Keeping abreast of it

We are at an indoor play centre, at our first family outing since the arrival of B. Well, if you discount the trip to Asda, that is. Although don’t under-estimate the excitement I felt on that momentous outing, the first trip I had made since the C Section, practically the first time I had left the house. It was all I could do not to whip out the video camera to record the occasion, but even I recognised that twenty minutes of footage of us stockpiling cotton wall balls and tiny nappies would soon lose its appeal.

I am feeding B, propping him up on my bag which I have on my lap. I don’t know how mothers breastfeed with dignity. I have seen it with my own eyes – the casual popping on of the baby, who quietly and quickly goes about its business, a cloth draped neatly over mummy’s shoulder to hide all hints of breast flesh and drippy nipples. Me, I have several attempts at getting B to lie in the right place on the bag, using one hand to prevent him sliding to the floor, whilst the other holds my boob and tries to make his mouth and my nipple meet. There then often follows a brief arm wrestle with my son as I try and extricate his hand from his mouth, or from on top of the nipple or from under my boob, all of which prevent him from latching on. For some, getting a baby to latch on is like the mutual attraction of two magnets, yet for me… sometimes, I find it is more like trying to push together two magnets with the same polarity; I get close, then the two parties inexplicably swerve away at the last minute. Fortunately this time, B latches on with only a couple of false starts, which leaves me to awkwardly try and get the mussie over my shoulder and down my front to cover the inordinate amount of breast that I inadvertently have on show.  Did my mussie shrink in the bloody wash or something? However I position it, it seems to leave something on display. I sigh, and give up. Fuck it. What do I care? I have no dignity left after giving birth to two children, the last shreds of it seem to have been extracted during the last C Section. The surgery team should not only have measured the amount of blood I lost:

“Okay, so that’s 600 millilteres of blood lost.”

“Got that.”

“And two litres of dignity.”

“Shit, really?”

“Yup. It was going okay, then we all got a look at her half-shaved pubes, and that was it, the floodgates opened. Look, it’s all over the bloody floor.”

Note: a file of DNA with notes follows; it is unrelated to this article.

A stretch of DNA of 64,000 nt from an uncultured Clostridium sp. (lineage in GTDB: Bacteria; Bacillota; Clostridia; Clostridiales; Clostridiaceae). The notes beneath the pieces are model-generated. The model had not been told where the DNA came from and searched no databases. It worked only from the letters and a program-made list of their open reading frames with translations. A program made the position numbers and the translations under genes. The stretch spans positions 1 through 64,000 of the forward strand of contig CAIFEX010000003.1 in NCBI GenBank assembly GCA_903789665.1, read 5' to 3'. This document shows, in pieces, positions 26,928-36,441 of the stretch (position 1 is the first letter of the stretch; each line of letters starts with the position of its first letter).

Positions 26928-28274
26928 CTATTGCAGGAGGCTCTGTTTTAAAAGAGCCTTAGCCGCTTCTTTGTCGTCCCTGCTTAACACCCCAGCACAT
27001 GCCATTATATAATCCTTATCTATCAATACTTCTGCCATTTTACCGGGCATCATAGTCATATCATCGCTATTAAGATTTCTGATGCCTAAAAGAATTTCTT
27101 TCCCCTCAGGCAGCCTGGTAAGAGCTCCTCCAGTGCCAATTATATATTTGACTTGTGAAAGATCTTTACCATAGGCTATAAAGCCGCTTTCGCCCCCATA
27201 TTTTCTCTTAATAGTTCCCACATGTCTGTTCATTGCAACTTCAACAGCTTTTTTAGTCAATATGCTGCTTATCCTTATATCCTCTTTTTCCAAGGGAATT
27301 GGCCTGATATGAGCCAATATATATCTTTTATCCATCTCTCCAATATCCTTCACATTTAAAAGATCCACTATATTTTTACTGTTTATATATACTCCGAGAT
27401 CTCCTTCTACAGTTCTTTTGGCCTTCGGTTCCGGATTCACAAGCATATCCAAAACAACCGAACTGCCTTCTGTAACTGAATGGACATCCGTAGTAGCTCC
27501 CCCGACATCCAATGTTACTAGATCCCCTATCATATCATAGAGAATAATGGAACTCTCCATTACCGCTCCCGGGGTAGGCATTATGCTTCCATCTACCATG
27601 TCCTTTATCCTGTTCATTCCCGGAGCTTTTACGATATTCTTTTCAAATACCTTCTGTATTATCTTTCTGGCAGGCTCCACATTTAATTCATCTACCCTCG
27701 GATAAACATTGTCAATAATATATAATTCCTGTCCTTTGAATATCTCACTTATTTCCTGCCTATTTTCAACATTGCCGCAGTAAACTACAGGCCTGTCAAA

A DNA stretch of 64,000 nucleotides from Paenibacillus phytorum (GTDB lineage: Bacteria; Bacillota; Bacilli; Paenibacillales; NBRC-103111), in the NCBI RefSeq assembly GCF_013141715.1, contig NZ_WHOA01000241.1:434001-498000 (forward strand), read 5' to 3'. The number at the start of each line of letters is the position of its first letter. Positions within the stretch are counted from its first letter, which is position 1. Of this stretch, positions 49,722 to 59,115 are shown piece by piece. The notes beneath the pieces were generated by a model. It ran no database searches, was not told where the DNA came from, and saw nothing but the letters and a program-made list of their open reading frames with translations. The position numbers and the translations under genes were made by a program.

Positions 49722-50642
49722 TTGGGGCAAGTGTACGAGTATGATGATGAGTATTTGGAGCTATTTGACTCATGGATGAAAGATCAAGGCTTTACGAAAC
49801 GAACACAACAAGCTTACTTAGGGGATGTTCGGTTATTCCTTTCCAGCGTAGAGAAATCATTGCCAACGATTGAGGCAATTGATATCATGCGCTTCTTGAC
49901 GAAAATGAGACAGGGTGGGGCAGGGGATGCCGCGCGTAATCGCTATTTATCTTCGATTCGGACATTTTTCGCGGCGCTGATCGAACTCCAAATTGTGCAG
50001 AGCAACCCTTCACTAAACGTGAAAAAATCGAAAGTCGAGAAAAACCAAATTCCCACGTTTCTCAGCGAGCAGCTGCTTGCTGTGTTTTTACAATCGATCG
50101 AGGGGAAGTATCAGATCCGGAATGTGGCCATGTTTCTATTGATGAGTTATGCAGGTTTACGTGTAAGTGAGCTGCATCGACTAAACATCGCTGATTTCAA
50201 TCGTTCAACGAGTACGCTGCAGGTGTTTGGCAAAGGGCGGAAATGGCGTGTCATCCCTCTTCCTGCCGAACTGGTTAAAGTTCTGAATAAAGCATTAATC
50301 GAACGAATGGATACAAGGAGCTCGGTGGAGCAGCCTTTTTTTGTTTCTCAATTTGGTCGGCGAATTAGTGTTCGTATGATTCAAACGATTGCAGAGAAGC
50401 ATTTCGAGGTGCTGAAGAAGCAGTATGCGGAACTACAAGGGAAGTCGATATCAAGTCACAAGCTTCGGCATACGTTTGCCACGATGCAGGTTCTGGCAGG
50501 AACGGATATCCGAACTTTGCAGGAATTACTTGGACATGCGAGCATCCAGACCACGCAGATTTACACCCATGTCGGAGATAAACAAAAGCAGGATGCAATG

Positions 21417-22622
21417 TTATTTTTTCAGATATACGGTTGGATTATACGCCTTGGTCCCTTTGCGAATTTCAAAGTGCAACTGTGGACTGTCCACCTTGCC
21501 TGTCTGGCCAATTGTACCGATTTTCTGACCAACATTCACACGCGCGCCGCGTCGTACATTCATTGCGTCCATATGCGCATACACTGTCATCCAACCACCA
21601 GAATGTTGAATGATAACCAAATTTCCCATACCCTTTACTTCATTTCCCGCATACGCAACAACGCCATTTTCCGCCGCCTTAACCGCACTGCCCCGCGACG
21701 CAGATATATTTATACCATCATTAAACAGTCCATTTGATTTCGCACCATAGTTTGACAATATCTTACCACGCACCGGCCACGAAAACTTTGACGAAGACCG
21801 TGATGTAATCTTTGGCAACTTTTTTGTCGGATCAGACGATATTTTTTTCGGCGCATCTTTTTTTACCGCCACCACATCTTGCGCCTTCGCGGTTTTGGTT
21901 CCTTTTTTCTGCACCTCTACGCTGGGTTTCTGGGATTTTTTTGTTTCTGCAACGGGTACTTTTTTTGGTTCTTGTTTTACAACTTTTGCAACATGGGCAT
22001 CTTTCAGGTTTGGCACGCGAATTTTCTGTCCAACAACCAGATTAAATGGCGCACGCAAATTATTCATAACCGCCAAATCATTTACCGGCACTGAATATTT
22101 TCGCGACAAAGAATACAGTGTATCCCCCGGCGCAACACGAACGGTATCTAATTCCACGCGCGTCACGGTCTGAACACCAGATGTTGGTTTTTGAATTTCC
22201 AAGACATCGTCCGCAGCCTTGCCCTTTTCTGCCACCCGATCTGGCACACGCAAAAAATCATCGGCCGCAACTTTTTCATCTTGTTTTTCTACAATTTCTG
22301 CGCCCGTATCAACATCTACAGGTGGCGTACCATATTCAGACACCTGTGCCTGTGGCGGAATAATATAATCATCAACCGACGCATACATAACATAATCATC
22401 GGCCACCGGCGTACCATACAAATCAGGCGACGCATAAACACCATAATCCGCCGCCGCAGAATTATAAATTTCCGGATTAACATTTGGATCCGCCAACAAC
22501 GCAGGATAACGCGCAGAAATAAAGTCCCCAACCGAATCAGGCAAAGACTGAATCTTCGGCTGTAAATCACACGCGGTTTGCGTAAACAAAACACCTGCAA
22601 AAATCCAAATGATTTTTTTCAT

“Should we do a transfusion to replenish? I can cross match a litre of dignity no problem.”

“Nah, fuck it, she’s going to breastfeed in public, she has no use for dignity now.”

I get B settled on my breast and have assembled my features into a strained look of nonchalance. There is no way I can avoid the truth; I am just not cut out for breastfeeding. Mind you, it was worse the first time round. E and I made a rubbish attempt at it and never really improved. E was the baby for whom the phrase ‘titting about’ was truly invented – he was off and on my boob during a feed more times than a tourist on a sight-seeing bus with a day pass. It took him so long to feed that it was time to start the next one by the time he had had his fill.

At least B tackles the job with a bit more gusto, and as my agonising nipples will testify, that boy has a suck to rival a Dyson. Jesus, when he latches on it is all I can do not to throw him out the window in an attempt to quell the agony.

But I fear that my obviously inadequate breasts are just not up to the job. B wants the breast milk  convenience store to be open 24/7, whilst my boobs are more like the corner shop, open for a short time five days a week, manned by an unfriendly idiot and liable to shut for a couple of hours without any prior notice or sign on the door.

I am already sneaking in the odd bottle feed and what a joy it is. I was on the verge of giving up on the breastfeeding completely, but the lovely health visitor did persuade me to persevere. I was in two minds, but she did refer to those health professionals who bully mothers into breastfeeding as The Breastapo, which suddenly made me warm to her even more and listen to her advice. The bottle feeds I give B are tinged with guilt that I am not doing my proper, motherly duty. But then I touch my sore boobs, and look at the delightful lactation stains on my top, and think about the hassle of breastfeeding in public and the way B smacks his lips continually after he has drained my boobs as if to say ‘right, that was a lovely amuse bouche, mummy, but where’s the bloody main course?’ and I soon feel better.

And anyone who dares say any different better watch out, as I will happily squirt them in the eye with a jet of milk frommy left nipple. This mother is armed and dangerous. My boobs don’t even have the safety catch on, you know.

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